Successful Launch for Third Inmarsat-4 Satellite

19th August 2008 – Inmarsat (LSE:ISAT), the leading provider of global mobile satellite communications services, has confirmed the successful launch and acquisition of the third Inmarsat-4 satellite.

The satellite was launched on a Proton Breeze M rocket from the Baikonur Cosmodrome in Kazakhstan at 11.43pm BST on 18th August (4.43am 19th August, local time). Inmarsat’s tracking station in Fucino, Italy was able to track the satellite while it was still coupled to the Breeze M launch vehicle. Launch provider ILS confirmed successful spacecraft separation at 8.46am BST on 19th August.

The satellite is the third in the I-4 constellation, concluding a decade of development and a $1.5 billion investment. The current constellation of two Inmarsat-4 satellites delivers mobile broadband services to 85 per cent of the world’s landmass, covering 98 per cent of the world’s population. The third I-4 will complete the global coverage for Inmarsat’s broadband services.

Andrew Sukawaty, CEO and Chairman of Inmarsat, said: “The Inmarsat-4s are the world’s most sophisticated commercial network for mobile voice and data services, and the successful launch of the third I-4 allows us to complete the global coverage for our broadband services. Once the third I-4 is operational, Inmarsat will have the only fully-funded next-generation network for mobile satellite services.”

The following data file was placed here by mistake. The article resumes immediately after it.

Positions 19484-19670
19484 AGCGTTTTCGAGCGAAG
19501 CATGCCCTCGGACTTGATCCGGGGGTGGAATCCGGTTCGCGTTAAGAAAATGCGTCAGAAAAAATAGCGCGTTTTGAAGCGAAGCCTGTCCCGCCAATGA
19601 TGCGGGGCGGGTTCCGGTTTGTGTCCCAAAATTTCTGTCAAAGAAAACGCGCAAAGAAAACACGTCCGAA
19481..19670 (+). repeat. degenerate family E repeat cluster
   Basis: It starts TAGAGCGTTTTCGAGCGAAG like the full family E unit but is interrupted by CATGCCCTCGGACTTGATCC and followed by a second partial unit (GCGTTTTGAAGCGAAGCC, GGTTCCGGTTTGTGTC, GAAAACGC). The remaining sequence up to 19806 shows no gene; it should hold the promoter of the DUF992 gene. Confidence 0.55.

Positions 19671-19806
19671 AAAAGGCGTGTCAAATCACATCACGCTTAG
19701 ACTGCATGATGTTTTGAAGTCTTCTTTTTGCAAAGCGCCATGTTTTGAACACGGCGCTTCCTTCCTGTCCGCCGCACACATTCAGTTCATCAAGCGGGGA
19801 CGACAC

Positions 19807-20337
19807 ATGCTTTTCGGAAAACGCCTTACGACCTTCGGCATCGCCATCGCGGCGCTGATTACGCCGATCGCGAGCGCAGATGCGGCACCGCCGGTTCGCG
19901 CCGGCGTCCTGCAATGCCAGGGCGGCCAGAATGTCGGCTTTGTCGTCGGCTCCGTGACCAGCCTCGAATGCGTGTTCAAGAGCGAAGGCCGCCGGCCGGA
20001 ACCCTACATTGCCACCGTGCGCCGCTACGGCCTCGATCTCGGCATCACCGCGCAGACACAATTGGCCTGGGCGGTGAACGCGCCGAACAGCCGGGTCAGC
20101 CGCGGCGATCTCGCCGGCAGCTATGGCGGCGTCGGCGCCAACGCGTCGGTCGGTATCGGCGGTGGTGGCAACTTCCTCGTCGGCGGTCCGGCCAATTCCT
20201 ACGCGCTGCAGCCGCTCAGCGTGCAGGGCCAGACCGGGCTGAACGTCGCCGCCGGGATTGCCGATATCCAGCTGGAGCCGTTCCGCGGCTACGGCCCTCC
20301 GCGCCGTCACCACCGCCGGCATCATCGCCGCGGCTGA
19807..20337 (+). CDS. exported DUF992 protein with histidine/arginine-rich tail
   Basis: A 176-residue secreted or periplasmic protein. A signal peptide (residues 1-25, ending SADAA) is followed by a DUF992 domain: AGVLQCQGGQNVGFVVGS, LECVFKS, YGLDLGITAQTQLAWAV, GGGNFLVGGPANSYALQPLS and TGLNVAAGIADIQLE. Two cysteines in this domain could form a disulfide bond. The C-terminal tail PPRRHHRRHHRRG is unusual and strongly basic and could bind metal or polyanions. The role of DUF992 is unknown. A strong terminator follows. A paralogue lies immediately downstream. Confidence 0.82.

The Proton Breeze M is one of the few launch vehicles capable of lifting the I-4 satellite – the size of a London double-decker bus and weighing six tons – into geostationary transfer orbit. The I-4 F3 satellite will now undergo a period of deployment and several weeks of comprehensive tests and maneuvers before being positioned in geostationary orbit at 98º West.

Inmarsat satellites are currently relied on by the world’s shipping, oil exploration, defense and aviation industries to service their communications needs. Inmarsat is also the communications channel of choice for the media when reporting from the world’s danger zones and for NGOs, government agencies and the United Nations when coordinating rescue efforts.

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